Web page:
Göring was a good, brilliant leader before the war started. He was a great ace from the first war, and he was very energetic and important in the buildup of the Luftwaffe in the 1930s, but during the Battle of Britain he became lazy. Göring started collecting his artwork, diamonds and precious stones and was no longer interested in the operation of the Luftwaffe. Toward the end of the war he was a nuisance, and I personally hated him. Many pilots died needlessly because of him, killed before they were able to lead. I went with Galland, Latzow, Trautloft and others to Berlin to see General Robert Ritter von Greim to have Göring removed and replaced, but this did not happen. Greim told us in January 1945 that it was too late, and that Adolf Hitler would never remove one of his oldest and most loyal friends from his post. This was what eventually led to the fighters’ revolt against Göring, and he threatened to court-martial me and told Lützow that he would be shot for treason. Hitler ordered me, or rather banished me, to Italy for my own safety along with Lützow, and Trautloft was sent packing back to the East. Galland was replaced as General der Jagdflieger [general of fighters] by Colonel Gordon Gollob, who was a competent fighter and leader, but was a fervent supporter of Hitler and a nasty little man who was hated by almost everyone, including me. Needless to say, none of us Kommodores were very enthusiastic about it, and we refused to accept it. All of the leaders remained loyal to Galland and stayed in contact with him, which infuriated Gollob and Göring, since it showed that the highest ranking and most decorated men in the fighter force were still going to do things their way.

I have been informed by all of the alte Karneraden [old comrades] that Gollob was an egomaniac who was marginally capable as a leader but did not gain the trust of his men. Is that true?

Well, I will say this, then I will say nothing else about Gollob. Losses soared under his leadership everywhere he went, much like Göring in the first war. He placed leaders in command of units not because of their competence, but due to their loyalty to the Nazi Party, which were very few in the Jagdwaffe [fighter arm].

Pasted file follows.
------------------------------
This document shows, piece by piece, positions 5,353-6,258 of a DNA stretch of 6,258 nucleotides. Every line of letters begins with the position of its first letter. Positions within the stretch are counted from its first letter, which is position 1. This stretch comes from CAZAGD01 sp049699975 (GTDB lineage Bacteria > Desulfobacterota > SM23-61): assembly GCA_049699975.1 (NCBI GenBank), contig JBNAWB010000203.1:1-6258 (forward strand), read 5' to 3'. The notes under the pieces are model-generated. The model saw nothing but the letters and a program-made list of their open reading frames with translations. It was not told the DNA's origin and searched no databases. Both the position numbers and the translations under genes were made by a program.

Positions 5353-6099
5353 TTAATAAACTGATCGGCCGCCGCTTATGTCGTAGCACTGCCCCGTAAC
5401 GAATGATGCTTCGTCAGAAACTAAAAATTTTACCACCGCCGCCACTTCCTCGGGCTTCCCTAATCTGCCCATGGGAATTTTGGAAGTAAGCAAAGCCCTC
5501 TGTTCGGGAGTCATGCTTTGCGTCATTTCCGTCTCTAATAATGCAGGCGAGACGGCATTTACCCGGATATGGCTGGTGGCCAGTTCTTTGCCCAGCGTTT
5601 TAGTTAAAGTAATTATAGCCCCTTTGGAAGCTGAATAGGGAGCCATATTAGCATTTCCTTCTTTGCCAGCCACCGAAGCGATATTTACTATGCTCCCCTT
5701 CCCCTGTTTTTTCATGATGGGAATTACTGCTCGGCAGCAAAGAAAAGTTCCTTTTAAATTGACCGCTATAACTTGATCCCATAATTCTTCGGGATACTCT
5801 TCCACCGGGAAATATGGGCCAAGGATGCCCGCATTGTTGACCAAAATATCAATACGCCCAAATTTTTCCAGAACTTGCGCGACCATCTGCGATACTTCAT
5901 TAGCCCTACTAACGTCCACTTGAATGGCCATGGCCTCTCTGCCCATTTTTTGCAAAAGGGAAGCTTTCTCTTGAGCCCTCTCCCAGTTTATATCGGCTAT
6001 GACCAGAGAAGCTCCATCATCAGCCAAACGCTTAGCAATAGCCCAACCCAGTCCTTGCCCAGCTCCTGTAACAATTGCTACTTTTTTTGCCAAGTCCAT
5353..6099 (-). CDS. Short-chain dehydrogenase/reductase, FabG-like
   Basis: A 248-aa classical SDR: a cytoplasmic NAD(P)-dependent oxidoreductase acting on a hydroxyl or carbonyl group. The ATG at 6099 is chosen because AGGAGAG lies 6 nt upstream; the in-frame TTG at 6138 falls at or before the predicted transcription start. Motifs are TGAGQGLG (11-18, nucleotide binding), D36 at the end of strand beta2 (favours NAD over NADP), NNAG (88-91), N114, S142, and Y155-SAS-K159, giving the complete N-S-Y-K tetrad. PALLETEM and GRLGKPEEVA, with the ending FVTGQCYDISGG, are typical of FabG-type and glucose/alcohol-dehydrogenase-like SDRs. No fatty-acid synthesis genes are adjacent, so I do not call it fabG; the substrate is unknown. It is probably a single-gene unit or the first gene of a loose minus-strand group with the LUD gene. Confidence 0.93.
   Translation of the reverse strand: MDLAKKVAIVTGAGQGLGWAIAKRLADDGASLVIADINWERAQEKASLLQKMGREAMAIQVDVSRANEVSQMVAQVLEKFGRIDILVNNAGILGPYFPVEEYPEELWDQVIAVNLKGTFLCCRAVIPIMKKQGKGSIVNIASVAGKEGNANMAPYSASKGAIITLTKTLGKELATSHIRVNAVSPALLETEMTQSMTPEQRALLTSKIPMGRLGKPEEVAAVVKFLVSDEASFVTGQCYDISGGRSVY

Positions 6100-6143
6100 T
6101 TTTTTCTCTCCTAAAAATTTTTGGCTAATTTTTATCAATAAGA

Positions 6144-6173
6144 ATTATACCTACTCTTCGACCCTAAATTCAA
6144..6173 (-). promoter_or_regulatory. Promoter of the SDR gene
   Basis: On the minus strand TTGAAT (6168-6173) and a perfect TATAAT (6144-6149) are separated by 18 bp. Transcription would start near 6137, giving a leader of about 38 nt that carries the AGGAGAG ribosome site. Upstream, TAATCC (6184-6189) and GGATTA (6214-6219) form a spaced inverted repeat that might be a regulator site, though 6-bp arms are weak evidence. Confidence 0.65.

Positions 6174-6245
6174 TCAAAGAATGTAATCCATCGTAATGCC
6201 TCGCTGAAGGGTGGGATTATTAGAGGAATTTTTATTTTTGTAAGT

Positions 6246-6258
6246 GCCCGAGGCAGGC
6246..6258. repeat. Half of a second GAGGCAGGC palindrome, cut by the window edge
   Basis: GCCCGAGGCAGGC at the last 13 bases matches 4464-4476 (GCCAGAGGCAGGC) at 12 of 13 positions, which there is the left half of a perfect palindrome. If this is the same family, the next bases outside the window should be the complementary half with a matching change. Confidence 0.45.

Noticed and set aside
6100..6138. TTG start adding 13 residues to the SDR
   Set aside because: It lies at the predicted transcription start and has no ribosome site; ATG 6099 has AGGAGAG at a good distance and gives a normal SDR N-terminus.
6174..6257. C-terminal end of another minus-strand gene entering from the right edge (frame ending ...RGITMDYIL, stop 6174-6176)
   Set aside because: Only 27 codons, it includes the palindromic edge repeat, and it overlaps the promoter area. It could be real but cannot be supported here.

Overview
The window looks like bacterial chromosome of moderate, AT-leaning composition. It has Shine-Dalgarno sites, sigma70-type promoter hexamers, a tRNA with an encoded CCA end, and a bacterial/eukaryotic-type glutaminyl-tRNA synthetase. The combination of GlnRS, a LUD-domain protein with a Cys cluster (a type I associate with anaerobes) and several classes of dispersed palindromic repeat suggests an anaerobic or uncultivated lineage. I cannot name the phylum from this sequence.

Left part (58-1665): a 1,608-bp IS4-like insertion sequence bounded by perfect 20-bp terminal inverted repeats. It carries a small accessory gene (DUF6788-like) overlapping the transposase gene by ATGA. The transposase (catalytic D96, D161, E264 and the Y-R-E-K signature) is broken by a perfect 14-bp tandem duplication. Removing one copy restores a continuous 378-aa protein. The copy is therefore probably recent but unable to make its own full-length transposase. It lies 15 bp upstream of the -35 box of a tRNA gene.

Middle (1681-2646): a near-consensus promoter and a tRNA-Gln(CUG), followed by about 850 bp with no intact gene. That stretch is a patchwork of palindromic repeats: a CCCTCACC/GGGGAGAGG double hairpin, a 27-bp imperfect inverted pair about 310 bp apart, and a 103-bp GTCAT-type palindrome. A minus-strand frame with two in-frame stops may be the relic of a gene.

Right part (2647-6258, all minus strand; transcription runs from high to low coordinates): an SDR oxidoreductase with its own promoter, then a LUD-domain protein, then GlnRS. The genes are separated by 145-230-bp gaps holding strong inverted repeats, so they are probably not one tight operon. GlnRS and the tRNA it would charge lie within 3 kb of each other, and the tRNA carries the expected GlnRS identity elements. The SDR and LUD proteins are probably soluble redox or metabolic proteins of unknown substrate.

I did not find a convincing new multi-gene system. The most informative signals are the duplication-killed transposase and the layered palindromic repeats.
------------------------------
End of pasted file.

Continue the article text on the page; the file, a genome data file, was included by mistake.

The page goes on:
Do you feel that Galland’s appointment as general of the fighters was good for the service, and if so, why?

Definitely. Galland was a very energetic man, a strong leader and great fighter, successful, loyal to his men and a most honorable and honest gentleman. He was never awed by Hitler or swayed by Göring, and he always answered truthfully when they questioned him on any subject, regardless of how unpopular the truth might have been. Galland was a visionary who knew how to turn the tide in the air war and how to rebuild the fighter force, but his standing beside his pilots against Göring and Hitler, as well as many others, gave Hitler cause to replace him, which was a bad mistake. Honesty in Berlin was not always fashionable.

Tell about the occasions on which you met Hitler—what was your impression of him?

I first met Hitler around September 3, 1942, when he awarded me the Oak Leaves [to the Knight’s Cross]. He asked those of us present about the war, which we were supposed to be winning, and what we thought about the new territory being incorporated into the Reich in the east.

I mentioned something to the effect that ‘I hope the Führer will not become too attached to it, because I don’t think we will be taking up long-term residence.’ He looked at me as if he was going to suffer a stroke. When he asked me to clarify my statement, I simply told him that since the United States had entered the war, and they, along with Britain, were supplying Russia, and we had no method of attacking their industry beyond the Urals, I did not think we would keep making great gains. He sat silent for a moment, then said something like, ‘We will finish Russia soon, and turn our attentions to the West once again. They will see that supporting Bolshevism is not to their benefit.’ And then we were dismissed. I met with him again outside Stalingrad a few weeks later when he toured the front. He told me: ‘Now I have Russia, now I have the Caucasus. I am going to penetrate the River Volga; then after that the rest of Russia will be mine.’ I remember looking at the others around us and thinking that this guy was nuts! I met Hitler the next time on July 28, 1944, when I received the Swords to the Knight’s Cross. That was a week after the bomb plot to kill him, and he was not the same man, perhaps more withdrawn and living in a fantasy where the war was concerned. All I wanted was to get my medals and get the hell out of there. I could not stand him. Well, the next time I was summoned to Hitler we Kommodores were in Berlin to meet with him and Göring just prior to the revolt. He was pacing back and forth, mumbling about the weapons we had, how we would show the Allies a thing or two, and so on. It was very depressing to know that our country was in the hands of this madman and the lunatics around him. You know, after the July 20 plot to kill him, we were never allowed in his presence with our sidearms, which was a part of our service uniform. He trusted no one.